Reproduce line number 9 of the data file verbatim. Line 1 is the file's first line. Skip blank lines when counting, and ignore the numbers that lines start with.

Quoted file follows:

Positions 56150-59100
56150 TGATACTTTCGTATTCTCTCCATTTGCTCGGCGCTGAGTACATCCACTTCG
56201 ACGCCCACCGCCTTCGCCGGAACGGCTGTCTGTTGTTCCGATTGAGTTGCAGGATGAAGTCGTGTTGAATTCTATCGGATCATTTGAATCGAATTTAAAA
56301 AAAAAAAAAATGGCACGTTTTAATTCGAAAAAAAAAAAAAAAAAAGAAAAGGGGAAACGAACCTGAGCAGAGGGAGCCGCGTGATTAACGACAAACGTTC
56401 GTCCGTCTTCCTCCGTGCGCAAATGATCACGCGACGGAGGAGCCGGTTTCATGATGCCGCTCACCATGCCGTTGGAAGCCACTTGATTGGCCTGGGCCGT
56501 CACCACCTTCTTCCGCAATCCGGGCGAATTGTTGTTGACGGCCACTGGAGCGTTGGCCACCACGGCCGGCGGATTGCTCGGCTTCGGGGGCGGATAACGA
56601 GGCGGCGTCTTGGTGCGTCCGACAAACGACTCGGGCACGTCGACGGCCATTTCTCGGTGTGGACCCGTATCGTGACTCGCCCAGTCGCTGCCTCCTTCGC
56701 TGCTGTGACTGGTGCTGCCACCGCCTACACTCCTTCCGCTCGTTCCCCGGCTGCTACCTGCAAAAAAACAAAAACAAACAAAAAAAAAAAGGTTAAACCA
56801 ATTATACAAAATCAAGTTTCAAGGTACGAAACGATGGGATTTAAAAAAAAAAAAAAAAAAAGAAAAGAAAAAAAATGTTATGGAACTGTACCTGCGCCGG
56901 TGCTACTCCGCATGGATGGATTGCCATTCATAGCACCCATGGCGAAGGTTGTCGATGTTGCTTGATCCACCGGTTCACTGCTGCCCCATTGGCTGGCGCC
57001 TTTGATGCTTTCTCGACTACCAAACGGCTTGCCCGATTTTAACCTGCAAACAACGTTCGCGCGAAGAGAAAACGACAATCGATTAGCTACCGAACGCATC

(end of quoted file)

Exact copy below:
56801 ATTATACAAAATCAAGTTTCAAGGTACGAAACGATGGGATTTAAAAAAAAAAAAAAAAAAAGAAAAGAAAAAAAATGTTATGGAACTGTACCTGCGCCGG